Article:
They are caused, initially on green leaves before they have fallen, by the gall mite Eriophyes nervisequus and consist of small pits between the veins on the underside of the leaf known as 'erinea' and containing a felty down in which the mites live.  This gall has also been called Aceria fagineus.

9 November 2017.   Today my granddaughter cleared away the medlar tree that had been blocking the way the my Square Metre Project (an incense cedar had fallen across it and squashed down some of the branches).  I report on this project in another blog: http://squaremetre1.blogspot.co.uk

2 November 2017.  There are two pastures near our home, one is currently grazed by cattle and the other by sheep.  All the droppings in the sheep field are attracting half a dozen of more yellow dung flies (see below) while those in the cow pasture seem completely bereft of insect life.  It is difficult to understand why this should be the case, but I will seek for explanations.


1 November 2017.  Autumn is beginning to reach its best.  Here is a view across Killingan Wood Brick Pit.


On the woodland bank on the other side of Churchland Lane I found a flourishing colony of fuchsia (Fuchsia magellanica) on a south facing bank in ancient Churchland Wood.  This native of Argentina and Chile is widespread as a garden escape in northern Britain and Ireland but seems rather less common in South East England.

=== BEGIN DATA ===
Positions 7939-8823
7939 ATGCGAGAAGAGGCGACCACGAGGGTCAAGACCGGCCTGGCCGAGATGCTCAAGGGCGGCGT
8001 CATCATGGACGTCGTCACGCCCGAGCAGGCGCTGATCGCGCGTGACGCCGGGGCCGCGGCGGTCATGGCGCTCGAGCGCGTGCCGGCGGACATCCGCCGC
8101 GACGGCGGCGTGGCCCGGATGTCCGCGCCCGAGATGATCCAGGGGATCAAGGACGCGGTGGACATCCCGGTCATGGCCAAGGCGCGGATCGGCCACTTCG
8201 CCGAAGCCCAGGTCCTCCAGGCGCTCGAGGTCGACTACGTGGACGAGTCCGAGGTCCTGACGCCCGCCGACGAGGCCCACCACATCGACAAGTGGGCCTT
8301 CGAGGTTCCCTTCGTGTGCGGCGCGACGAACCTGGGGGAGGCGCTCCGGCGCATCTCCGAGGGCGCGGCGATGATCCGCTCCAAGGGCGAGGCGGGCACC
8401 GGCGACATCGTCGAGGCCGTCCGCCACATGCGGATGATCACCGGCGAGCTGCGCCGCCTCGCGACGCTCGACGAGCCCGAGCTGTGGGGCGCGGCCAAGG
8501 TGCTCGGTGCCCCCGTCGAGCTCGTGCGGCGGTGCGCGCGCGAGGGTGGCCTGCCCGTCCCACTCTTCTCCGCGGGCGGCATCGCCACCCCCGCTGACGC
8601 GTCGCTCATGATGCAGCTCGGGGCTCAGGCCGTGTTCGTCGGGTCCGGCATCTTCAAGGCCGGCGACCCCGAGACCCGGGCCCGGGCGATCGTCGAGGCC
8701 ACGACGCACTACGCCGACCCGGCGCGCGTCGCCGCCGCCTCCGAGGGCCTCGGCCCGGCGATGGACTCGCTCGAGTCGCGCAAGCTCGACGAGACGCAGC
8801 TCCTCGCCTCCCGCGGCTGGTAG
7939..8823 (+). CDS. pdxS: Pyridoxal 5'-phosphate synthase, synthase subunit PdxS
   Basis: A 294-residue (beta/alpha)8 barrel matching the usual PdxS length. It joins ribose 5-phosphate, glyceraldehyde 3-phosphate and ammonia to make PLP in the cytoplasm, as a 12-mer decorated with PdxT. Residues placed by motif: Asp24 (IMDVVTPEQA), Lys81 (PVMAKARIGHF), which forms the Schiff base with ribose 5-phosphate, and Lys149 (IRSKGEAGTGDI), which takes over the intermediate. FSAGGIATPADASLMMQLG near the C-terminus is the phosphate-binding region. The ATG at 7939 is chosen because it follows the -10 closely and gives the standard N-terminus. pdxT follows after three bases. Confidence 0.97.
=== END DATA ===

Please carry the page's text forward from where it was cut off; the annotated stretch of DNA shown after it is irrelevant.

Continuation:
Another garden escape from that part of the world is Argentinian vervain, Verbena bonariensis, which, to my surprise, I found growing happily in a chestnut coppice in the same wood a couple of weeks ago.  One wonders if the success of these exotics has anything to do with climate change.

















Monday, October 30, 2017

Inkcap army and more

I found this army of small toadstools on the outskirts of Sedlescombe village today.


After suggestions from Clare Blencowe and Martin Allison of the Sussex Fungus Group it looked as though they are fairy inkcaps. Coprinellus disseminatus (there is a lookalike in Psathyrella pygmaea but the Coprinellus has minute erect hairs on the cap) so I walked back to the site and checked with both hand lens there and microscope later at home.  The hairs are present so it seems C disseminatus  is the correct species.